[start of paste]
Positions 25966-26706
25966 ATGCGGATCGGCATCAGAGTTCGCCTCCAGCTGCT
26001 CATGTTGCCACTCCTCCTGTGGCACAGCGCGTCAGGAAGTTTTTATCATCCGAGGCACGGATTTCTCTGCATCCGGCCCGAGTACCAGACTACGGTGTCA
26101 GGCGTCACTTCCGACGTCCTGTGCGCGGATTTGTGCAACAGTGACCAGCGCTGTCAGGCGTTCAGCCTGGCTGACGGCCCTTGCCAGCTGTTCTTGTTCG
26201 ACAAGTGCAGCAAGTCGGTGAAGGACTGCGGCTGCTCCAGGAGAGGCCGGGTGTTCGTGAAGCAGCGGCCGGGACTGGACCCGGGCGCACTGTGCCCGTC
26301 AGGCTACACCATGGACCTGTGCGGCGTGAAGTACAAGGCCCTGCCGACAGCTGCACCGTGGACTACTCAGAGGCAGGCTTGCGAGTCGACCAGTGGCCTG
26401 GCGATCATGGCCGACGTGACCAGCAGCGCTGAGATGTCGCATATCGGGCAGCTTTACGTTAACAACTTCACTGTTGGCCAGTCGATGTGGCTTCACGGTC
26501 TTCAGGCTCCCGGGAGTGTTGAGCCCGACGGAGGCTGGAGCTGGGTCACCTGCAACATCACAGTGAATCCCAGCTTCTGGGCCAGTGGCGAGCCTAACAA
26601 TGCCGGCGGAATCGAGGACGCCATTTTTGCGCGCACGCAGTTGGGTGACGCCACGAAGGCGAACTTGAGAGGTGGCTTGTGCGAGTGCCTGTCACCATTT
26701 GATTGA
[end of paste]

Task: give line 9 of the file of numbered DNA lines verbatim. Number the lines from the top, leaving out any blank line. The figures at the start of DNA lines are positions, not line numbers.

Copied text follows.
26601 TGCCGGCGGAATCGAGGACGCCATTTTTGCGCGCACGCAGTTGGGTGACGCCACGAAGGCGAACTTGAGAGGTGGCTTGTGCGAGTGCCTGTCACCATTT